TOKYO — Vahid Halilhodzic is suing the Japanese soccer association and its president after he was fired as national coach only two months before the World Cup.

Lionel Vincent, the lawyer representing Halilhodzic, told The Associated Press on Monday that the suit asks for an apology from association president Kozo Tashima and indemnification of 1 Japanese yen — less than 1 cent.

Vincent said Halilhodzic feels betrayed and hurt by the dismissal. He said the suit would be filed Thursday in a Tokyo district court.

"We're doing this for honor, and there's no price for honor," Vincent said.

Halilhodzic was fired on April 7 and replaced by Japanese coach Akira Nishino. The JFA said Halilhodzic was fired for a "lack of communication."

"The reason why he was dismissed is not clear for us," Vincent said. "When you say there was a lack of communication, what does that mean?"

Speaking to reporters a few weeks ago, Halilhodzic acknowledged he could be stern with players. But he said if anyone was guilty of a lack of communication, it was the JFA.

Vincent said the JFA had been notified about the lawsuit.

In an email to the AP on Monday, the JFA said it had "no information on any legal action."

The JFA has said previously it is not obligated to explain the firing.

Vincent said the firing had damaged Halilhodzic's reputation, and suggested that Tashima acted arbitrarily and did not follow rules set up by his own organization.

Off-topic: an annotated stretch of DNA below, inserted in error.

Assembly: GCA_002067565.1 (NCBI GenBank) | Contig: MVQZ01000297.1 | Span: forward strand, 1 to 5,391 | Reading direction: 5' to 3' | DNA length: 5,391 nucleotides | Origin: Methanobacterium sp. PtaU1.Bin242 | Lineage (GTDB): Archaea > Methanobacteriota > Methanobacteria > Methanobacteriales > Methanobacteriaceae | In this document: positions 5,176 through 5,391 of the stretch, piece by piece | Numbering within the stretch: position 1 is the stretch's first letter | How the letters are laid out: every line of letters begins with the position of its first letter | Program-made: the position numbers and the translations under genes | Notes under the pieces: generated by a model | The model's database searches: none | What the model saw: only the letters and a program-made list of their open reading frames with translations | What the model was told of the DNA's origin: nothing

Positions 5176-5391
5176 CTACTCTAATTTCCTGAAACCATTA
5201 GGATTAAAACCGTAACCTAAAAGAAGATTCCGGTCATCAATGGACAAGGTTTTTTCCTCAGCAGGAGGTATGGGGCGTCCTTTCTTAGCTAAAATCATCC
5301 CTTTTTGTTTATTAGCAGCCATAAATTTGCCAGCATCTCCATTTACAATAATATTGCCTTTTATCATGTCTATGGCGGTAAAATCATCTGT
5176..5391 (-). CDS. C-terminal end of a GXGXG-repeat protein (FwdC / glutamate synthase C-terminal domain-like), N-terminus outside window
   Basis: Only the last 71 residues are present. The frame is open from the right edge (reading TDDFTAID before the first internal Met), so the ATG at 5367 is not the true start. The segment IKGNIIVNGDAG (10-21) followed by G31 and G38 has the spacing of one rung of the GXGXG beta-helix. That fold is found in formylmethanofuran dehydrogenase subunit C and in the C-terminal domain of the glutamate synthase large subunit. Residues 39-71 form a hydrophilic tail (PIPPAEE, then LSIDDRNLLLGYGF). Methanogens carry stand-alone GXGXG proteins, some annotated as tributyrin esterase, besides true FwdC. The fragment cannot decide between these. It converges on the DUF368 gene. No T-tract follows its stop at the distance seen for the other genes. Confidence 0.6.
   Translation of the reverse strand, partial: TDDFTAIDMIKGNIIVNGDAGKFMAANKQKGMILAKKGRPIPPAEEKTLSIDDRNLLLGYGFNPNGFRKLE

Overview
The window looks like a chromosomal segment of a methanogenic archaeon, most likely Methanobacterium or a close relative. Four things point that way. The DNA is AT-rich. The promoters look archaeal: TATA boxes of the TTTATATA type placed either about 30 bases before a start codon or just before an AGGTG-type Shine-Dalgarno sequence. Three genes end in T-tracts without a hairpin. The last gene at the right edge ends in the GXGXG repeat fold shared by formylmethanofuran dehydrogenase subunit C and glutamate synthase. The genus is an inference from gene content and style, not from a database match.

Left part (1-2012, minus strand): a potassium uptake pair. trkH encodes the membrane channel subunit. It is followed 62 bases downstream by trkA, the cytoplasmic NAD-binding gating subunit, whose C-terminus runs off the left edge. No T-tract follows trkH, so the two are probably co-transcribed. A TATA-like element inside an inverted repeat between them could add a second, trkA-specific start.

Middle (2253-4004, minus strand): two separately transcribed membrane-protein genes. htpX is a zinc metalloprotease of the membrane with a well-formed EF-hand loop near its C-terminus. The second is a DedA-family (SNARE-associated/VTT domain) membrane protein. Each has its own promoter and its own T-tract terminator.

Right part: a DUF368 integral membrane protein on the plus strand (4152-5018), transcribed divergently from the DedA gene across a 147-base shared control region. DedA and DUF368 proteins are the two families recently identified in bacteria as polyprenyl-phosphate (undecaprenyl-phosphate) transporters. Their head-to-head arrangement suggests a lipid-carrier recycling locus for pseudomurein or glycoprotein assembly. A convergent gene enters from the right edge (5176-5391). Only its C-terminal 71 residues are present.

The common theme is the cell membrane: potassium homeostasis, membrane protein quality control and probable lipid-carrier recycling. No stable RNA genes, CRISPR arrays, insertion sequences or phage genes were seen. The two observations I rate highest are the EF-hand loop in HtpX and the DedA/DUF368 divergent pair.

"We're dealing here with a big organization," Vincent said. "So it's quite surprising to see the president doing things on his own without any respect for the rules he's supposed to protect. The JFA should have the honestly to say — maybe there were some issues and what they were."

Halilhodzic was hired in 2015 after taking Algeria to the last 16 at the 2014 World Cup. That team lost to eventual champion Germany in extra time.

The Bosnian guided Japan through World Cup qualifying, but was fired following a pair of disappointing friendlies — a lackluster 1-1 draw with Mali and a 2-1 loss to Ukraine.

None of this is likely to help Japan when it opens play in the World Cup in Russia next month. Japan plays in Group H with Colombia, Senegal and Poland.

Japan is playing in its sixth consecutive World Cup, but has reached the knock-out stage only twice. It reached the last 16 in 2002 under French coach Philippe Troussier, and again in 2010 under Japanese coach Takeshi Okada.